David Warner punished a depleted and dispirited England with a brilliant century to help drive Australia to 235 for three and a dominant lead of 369 after the third day of the third Ashes test.
The hosts reached stumps with Shane Watson, who had made 29 not out, and Steve Smith, unbeaten on five, at the crease and looking well on their way to a victory which would secure an unassailable 3-0 lead in the five-match series.
England's hopes of keeping the series alive by avoiding defeat at the WACA had all but melted away in the fierce morning heat when they were skittled for 251 in their first innings.
They plummeted even further when their best bowler Stuart Broad was taken to hospital for scans on an injured foot and was unable to play any part in the final two sessions.
Warner took full advantage and, revelling in the lack of pressure afforded him by another superb performance by his bowlers, bludgeoned his way to his fifth test century in 127 balls with 16 fours and one six.
The 27-year-old brought up the milestone by cutting Graeme Swann for a boundary and celebrated with an extravagent leap into the air and a flurry of bat pointing towards the home dressing room.
It was the opener's second hundred of the series and a sixth by an Australian batsman to none from the tourists, whose entire team have been outscored by Warner, Michael Clarke and Brad Haddin.
England, a pale imitation of the side that won the home Ashes series 3-0 earlier this year, had their chances to stop his progress but wicketkeeper Matt Prior missed two stumping opportunities when the batsman was on 13 and 89.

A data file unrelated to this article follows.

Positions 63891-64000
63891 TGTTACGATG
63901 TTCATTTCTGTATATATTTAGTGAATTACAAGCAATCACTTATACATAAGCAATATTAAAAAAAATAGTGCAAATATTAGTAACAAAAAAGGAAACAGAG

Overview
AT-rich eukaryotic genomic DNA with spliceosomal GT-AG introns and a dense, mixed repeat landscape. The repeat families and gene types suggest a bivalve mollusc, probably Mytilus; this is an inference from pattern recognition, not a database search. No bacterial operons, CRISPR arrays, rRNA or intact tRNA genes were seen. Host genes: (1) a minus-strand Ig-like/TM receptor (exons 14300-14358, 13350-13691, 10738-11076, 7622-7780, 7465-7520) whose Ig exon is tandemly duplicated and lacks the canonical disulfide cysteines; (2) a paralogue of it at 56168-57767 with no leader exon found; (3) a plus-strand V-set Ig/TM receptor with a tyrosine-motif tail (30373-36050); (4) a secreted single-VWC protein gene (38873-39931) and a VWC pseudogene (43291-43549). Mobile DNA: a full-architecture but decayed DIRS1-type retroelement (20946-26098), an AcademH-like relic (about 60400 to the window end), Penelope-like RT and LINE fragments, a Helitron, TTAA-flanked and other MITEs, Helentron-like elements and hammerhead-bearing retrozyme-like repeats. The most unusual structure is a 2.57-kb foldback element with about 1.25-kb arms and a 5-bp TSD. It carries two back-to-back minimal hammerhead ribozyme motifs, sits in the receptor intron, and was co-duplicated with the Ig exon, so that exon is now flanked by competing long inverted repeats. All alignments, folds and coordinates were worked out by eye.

They finally had their man for 112 when Warner holed out to Ben Stokes at mid-on attempting to smash Swann for a second huge six in one over.
Chris Rogers shared an opening partnership of 157 with Warner, scoring his fourth test half century at a more pedestrian pace before being caught for 54 by Michael Carberry at point off the bowling of Tim Bresnan.
Australia captain Clarke departed for 23 as the evening shadows crept across the sunbaked ground, bowled through the gate by Stokes.
The wickets were rare high points on a miserable day for England, who had resumed in the morning on 180 for four in reply to Australia's first innings 385.
It was not much of a chase, though, and they lost their last six wickets for the addition of just 71 runs as Mitchell Johnson, Ryan Harris and Peter Siddle reprised their aggressive but disciplined pace assault.
Ian Bell was out leg before for 15 from the third ball of the third over and his overnight partner Stokes followed for 18 soon afterwards to give Johnson his first victim in more than 40 overs of play.
Prior (eight) was caught behind to give Siddle his second wicket and Broad (five) lasted 23 minutes before he was dismissed lbw by Johnson (2-62) with a full delivery that smacked into his boot.
That dismissal took on an extra dimension after lunch when Broad failed to come out to field having been sent off to a local hospital to have an X-ray.
Harris (3-48) had Bresnan caught behind for 21 to take the first wicket with the new ball and Siddle finished with 3-36 after James Anderson (two) spooned one to George Bailey at short leg to bring an end to the innings.